Thursday 16 August 2018
Welcome to September 2018: New Releases
In September, PENTATONE releases four enthralling additions to their catalogue: Strauss – Burleske/ Ein Heldenleben with the Netherlands Philharmonic Orchestra, Denis Kozhukhin and Marc Albrecht; Aspects of America with The Oregon Symphony, conducted by Carlos Kalmar; Ricky Ian Gordon – The House without a Christmas Tree with Houston Grand Opera, under the baton of Bradley Moore; and Strauss/ Debussy/ Ligeti with the Orchestre de la Suisse Romande and their new music and artistic director Jonathan Nott.
While starting his career adhering to Brahms’ “absolute” or “formalist” compositional approach, Richard Strauss rapidly turned into a staunch supporter of Wagner’s Zukunftsmusik, writing a series of iconoclast symphonic poems full of metaphysical allusions. This album features both sides of Strauss’s musical persona with the Burleske in D minor as well as Ein Heldenleben. While the former is a playful, miniature quasi concerto for piano and orchestra, the latter epitomises Strauss’s symphonic style: majestic, virtuosically orchestrated, full of grand ideas, but never without irony. In that respect, Ein Heldenleben has more in common with Burleske than one would expect. Strauss’ arguably satirical self-identification with the hero of his symphonic poem is underlined by recurrent self-quotations from previous compositions
The central role of the solo violin makes it another solo concerto in disguise, albeit less overtly than Burleske.
These two remarkable pieces are performed by the Netherlands Philharmonic Orchestra and their chief conductor Marc Albrecht, with Denis Kozhukhin delivering the solo piano part in Burleske. All have an impressive track record at PENTATONE. Albrecht and the Netherlands Philharmonic Orchestra have released acclaimed albums such as Mahler Song Cycles with Alice Coote (2017) and Mahler’s Symphony No. 4 with Elizabeth Watts (2015). Kozhukhin has recorded piano concertos by Ravel and Gershwin (2018) as well as Tchaikovsky and Grieg (2016), and has been extensively praised for his Brahms Ballads & Fantasies solo album (2017).
Aspects of America presents a fascinating collection of 20th- and 21st-century American orchestral music, ranging from “good old” Samuel Barber’s Souvenirs to pieces by esteemed living composers such as Sean Shepherd (Magiya), Sebastian Currier (Microsymph) and Christopher Rouse (Supplica).
Centerpiece of this album is Portland-based composer Kenji Bunch’s Aspects of an Elephant, inspired by the timeless parable of six men who try to discern the traits of an elephant in a pitchdark room, eventually discovering that only the sum of their perceptions encompasses the full truth. In a similar way, the pieces featured on this album constitute a rich panorama of the dynamism and diversity of contemporary American composition.
Bunch’s piece is dedicated to the members of the Oregon Symphony, who release their fifth album with PENTATONE, after Music for a Time of War (2011), This England (2012), Spirit of the American Range (2015) and Haydn Symphonies 53, 64 & 96 (2017). On Aspects of America, they again play under the spirited leadership of music director Carlos Kalmar.
This album will be released as 1 Super Audio -CD and in digital formats for streaming and high resolution downloads. (Article number: PTC 5186727)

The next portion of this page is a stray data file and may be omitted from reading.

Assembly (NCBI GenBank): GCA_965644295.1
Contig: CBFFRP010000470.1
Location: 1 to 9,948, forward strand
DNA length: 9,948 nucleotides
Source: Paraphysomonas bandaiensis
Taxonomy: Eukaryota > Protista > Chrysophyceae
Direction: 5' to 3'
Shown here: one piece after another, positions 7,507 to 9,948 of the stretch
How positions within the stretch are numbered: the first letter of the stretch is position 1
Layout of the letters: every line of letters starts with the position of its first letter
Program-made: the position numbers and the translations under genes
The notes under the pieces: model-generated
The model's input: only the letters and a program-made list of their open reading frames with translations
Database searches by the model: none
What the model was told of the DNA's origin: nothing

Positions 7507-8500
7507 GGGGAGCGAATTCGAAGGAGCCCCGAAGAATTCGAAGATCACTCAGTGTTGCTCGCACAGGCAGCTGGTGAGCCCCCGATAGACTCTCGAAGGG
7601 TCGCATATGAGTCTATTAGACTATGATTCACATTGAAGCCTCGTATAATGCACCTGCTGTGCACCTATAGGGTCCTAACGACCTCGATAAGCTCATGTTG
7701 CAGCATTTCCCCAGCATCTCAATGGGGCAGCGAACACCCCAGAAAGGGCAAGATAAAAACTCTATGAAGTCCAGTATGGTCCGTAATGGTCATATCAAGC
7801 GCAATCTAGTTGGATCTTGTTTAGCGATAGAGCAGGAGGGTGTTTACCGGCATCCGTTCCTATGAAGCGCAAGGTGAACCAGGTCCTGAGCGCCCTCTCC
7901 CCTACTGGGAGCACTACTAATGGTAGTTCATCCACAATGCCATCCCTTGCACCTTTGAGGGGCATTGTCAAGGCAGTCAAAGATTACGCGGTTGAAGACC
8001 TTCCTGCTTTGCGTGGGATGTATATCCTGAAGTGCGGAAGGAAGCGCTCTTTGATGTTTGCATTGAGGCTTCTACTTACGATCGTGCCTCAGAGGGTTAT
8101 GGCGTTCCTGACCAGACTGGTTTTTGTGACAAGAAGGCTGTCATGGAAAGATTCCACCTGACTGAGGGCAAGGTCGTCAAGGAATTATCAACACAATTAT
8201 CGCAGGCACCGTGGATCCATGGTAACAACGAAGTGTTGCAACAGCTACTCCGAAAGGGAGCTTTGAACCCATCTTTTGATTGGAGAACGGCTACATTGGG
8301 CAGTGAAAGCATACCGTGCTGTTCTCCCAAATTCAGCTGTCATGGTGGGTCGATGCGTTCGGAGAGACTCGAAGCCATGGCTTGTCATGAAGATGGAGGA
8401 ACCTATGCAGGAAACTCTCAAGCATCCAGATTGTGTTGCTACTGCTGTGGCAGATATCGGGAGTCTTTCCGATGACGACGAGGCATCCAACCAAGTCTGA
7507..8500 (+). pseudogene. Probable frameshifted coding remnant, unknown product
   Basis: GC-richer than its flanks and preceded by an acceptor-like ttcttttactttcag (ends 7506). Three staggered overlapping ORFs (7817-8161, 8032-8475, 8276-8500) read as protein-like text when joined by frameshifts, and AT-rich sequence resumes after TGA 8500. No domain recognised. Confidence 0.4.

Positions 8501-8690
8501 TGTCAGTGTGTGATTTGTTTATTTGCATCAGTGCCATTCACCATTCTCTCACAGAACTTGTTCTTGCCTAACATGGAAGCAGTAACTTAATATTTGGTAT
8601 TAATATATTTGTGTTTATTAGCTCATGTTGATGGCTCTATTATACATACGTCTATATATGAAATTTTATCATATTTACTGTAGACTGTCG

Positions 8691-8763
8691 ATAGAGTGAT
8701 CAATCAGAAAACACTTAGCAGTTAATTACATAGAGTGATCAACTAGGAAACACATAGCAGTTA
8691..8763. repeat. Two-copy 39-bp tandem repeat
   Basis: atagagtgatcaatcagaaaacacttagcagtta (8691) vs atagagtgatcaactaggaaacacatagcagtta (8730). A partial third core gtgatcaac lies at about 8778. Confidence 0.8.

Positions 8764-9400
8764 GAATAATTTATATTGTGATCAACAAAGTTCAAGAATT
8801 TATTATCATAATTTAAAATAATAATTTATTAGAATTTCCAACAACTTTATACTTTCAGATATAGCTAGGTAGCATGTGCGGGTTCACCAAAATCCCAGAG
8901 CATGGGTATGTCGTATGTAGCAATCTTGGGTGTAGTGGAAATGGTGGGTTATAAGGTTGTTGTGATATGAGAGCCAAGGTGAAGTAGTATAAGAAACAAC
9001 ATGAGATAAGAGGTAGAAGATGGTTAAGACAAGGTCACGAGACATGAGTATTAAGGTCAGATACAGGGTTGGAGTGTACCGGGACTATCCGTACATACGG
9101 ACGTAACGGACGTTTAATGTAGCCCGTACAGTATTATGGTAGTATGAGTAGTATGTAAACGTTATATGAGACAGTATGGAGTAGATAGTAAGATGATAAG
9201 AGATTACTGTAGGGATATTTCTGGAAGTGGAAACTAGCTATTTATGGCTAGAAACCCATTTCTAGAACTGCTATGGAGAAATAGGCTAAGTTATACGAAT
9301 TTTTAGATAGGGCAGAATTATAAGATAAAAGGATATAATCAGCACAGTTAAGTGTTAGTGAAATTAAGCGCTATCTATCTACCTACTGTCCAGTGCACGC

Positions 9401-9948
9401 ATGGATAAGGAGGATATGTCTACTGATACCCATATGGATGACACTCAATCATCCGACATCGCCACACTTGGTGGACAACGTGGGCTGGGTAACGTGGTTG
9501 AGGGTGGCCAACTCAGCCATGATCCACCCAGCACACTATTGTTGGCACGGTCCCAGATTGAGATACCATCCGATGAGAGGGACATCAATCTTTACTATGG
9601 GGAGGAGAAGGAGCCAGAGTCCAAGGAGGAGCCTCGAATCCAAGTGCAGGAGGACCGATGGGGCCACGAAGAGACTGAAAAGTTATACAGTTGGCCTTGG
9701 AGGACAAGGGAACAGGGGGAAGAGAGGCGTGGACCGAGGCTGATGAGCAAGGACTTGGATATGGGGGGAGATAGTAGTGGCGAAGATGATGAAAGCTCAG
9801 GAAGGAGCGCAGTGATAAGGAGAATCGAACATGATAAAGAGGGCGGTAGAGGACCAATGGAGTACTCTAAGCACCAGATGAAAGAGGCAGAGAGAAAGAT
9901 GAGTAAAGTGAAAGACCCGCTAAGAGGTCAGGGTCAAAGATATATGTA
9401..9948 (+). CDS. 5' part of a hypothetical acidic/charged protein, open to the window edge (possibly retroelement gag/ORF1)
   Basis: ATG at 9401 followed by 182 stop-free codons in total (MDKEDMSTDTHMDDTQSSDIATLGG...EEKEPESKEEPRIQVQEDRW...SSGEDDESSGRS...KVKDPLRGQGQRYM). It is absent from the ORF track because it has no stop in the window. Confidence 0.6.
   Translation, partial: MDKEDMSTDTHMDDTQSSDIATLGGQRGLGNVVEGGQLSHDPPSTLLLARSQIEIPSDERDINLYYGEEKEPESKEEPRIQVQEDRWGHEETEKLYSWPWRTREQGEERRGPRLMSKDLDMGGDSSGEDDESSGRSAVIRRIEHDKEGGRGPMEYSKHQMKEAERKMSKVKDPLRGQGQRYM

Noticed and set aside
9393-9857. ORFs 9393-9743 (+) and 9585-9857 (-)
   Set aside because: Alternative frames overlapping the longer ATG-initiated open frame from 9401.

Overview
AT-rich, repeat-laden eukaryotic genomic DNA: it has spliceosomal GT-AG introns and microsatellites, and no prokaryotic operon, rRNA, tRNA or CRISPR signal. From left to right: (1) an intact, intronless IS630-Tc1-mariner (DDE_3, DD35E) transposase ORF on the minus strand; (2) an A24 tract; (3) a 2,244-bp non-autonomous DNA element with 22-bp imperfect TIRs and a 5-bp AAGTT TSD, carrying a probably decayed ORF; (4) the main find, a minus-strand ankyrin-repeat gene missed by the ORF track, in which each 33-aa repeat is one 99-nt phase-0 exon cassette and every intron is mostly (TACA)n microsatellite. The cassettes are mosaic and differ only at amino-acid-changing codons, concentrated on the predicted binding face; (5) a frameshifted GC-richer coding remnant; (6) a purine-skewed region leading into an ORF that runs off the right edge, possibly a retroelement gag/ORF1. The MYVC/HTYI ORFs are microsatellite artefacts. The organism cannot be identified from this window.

Precocious Addie Mills is smart and energetic, just like the mother she never knew. Addie has no idea why her father resents the holidays so intensely, refusing even to allow a Christmas tree in the house. But when she brings home a tree she won in a school contest, it paves the way for a miracle of sorts—her father’s broken soul is transformed.
The House without a Christmas Tree, a new opera by Ricky Ian Gordon and Royce Vavrek that premiered at Houston Grand Opera in 2017, is based on the book by Gail Rock and the beloved 1972 television movie of the same name.
This album presents extraordinary works of three twentieth-century composers with diverse cultural backgrounds, underlining the versatility and legacy of the Orchestre de la Suisse Romande in its centenary year. Richard Strauss’ Schlagobers (Whipped Cream, 1924) is a playful ballet set in a Viennese Konditorei, of which the orchestral suite is featured on this album. With its lively mix of Viennese waltzes and modern harmonies, light-versed tunes interspersed by sudden outbreaks of ravishing beauty, all brilliantly orchestrated, it can be considered a further exploration of the composer’s “Rosenkavalier style”. Claude Debussy is featured with Jeux, Poème dansé (1912), another piece created for a ballet performance, built around an erotic nocturnal search for a lost tennis ball that Pierre Boulez characterized as a “Prélude à-l’Après-midi d’une Faune in sports clothes”. Debussy’s Jeux has been a major source of inspiration for post-war avantgarde composers such as Boulez and Stockhausen, and, therefore, the transition from Jeux to Györgi Ligeti’s Melodien, für Orchester (1971) is not jarring. Melodien has the unmistakable mix of sensuous yet eerie soundscapes that makes most of Ligeti’s works so filmic and appealing.
This album adds a significant chapter to the PENTATONE discography of the Orchestre de la Suisse Romande, which already contains the complete Bruckner Symphonies with Marek Janowski, three dance-oriented albums with Kazuki Yamada, and concerto recordings with renowned soloists such as Arabella Steinbacher, Johannes Moser and Denis Kozhukhin. On this album, the OSR’s new chief conductor Jonathan Nott makes his PENTATONE debut.